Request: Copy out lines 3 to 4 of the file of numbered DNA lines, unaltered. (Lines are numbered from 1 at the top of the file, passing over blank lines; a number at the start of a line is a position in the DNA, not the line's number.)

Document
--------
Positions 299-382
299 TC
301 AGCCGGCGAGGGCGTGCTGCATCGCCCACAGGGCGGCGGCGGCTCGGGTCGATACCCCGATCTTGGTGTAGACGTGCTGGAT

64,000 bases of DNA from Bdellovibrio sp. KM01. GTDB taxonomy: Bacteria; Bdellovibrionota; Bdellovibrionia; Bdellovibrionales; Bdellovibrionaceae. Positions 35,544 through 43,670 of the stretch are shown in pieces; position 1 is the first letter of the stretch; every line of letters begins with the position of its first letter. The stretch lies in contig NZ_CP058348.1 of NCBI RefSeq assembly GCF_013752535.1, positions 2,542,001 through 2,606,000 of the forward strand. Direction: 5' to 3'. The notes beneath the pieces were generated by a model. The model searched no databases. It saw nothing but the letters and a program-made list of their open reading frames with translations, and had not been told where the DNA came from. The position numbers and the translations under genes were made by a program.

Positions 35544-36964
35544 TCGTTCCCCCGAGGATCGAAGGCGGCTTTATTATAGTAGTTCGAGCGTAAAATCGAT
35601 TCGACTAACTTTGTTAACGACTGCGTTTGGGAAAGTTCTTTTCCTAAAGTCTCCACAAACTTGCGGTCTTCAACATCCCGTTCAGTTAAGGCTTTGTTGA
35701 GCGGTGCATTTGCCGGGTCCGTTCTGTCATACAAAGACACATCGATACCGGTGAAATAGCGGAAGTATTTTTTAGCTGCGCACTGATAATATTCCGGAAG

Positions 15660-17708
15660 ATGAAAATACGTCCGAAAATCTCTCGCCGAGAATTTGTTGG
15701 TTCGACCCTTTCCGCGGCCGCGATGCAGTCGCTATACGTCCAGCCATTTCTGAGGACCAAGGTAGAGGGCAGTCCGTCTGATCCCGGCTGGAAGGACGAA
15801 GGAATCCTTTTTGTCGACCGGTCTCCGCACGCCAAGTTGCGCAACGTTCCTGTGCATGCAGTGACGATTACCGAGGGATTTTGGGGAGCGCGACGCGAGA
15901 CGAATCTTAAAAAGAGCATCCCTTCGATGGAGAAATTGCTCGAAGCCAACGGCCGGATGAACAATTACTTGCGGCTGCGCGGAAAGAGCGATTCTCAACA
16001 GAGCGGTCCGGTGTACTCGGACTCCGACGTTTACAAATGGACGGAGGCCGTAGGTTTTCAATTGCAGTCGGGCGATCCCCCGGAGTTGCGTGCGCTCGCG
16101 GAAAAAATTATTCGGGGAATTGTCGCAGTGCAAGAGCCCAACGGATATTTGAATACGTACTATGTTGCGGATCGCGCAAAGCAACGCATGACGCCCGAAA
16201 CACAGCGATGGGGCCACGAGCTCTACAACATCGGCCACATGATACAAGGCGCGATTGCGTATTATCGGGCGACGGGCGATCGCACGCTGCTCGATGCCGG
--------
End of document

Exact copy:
301 AGCCGGCGAGGGCGTGCTGCATCGCCCACAGGGCGGCGGCGGCTCGGGTCGATACCCCGATCTTGGTGTAGACGTGCTGGAT

64,000 bases of DNA from Bdellovibrio sp. KM01. GTDB taxonomy: Bacteria; Bdellovibrionota; Bdellovibrionia; Bdellovibrionales; Bdellovibrionaceae. Positions 35,544 through 43,670 of the stretch are shown in pieces; position 1 is the first letter of the stretch; every line of letters begins with the position of its first letter. The stretch lies in contig NZ_CP058348.1 of NCBI RefSeq assembly GCF_013752535.1, positions 2,542,001 through 2,606,000 of the forward strand. Direction: 5' to 3'. The notes beneath the pieces were generated by a model. The model searched no databases. It saw nothing but the letters and a program-made list of their open reading frames with translations, and had not been told where the DNA came from. The position numbers and the translations under genes were made by a program.